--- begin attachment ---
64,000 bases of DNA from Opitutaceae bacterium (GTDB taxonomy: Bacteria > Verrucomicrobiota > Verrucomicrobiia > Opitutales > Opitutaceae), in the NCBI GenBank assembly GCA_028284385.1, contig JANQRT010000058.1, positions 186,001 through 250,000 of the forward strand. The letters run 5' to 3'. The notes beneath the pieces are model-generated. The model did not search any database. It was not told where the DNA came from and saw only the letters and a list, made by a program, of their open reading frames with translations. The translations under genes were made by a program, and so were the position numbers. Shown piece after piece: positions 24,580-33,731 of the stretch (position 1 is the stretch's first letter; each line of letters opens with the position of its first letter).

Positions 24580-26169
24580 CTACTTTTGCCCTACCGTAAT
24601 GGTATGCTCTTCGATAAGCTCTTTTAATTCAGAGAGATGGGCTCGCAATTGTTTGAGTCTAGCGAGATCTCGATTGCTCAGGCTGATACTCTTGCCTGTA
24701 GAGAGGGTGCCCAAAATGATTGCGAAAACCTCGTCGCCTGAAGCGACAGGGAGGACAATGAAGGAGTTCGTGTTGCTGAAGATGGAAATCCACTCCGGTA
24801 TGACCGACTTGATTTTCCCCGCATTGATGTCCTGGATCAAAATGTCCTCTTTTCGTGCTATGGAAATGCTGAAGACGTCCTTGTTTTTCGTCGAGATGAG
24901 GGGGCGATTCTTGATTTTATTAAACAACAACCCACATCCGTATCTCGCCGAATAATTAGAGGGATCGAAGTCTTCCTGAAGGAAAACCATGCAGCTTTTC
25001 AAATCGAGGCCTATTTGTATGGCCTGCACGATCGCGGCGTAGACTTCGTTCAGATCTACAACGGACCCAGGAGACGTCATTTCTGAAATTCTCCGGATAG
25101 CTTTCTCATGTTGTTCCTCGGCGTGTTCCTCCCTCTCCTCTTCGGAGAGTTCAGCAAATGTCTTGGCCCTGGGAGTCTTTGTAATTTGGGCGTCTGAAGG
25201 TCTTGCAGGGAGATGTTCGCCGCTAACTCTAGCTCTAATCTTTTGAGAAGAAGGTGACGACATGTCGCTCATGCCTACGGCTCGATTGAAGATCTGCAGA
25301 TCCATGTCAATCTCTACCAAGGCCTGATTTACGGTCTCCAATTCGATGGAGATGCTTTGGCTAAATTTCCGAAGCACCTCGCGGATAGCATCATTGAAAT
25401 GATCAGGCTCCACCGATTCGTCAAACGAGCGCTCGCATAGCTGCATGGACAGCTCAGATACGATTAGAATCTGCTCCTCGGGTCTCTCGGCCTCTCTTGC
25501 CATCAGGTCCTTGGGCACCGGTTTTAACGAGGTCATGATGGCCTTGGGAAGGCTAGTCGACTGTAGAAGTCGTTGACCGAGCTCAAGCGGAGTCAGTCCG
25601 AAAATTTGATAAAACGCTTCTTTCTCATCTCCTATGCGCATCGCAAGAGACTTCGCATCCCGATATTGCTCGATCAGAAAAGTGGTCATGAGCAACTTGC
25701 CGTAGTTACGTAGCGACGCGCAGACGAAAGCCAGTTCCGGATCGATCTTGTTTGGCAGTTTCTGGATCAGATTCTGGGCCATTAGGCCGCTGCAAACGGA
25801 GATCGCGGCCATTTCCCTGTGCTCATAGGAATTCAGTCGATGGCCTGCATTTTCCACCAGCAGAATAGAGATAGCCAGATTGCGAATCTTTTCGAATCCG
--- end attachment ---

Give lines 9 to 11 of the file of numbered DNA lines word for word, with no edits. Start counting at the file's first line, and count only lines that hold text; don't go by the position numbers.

25101 CTTTCTCATGTTGTTCCTCGGCGTGTTCCTCCCTCTCCTCTTCGGAGAGTTCAGCAAATGTCTTGGCCCTGGGAGTCTTTGTAATTTGGGCGTCTGAAGG
25201 TCTTGCAGGGAGATGTTCGCCGCTAACTCTAGCTCTAATCTTTTGAGAAGAAGGTGACGACATGTCGCTCATGCCTACGGCTCGATTGAAGATCTGCAGA
25301 TCCATGTCAATCTCTACCAAGGCCTGATTTACGGTCTCCAATTCGATGGAGATGCTTTGGCTAAATTTCCGAAGCACCTCGCGGATAGCATCATTGAAAT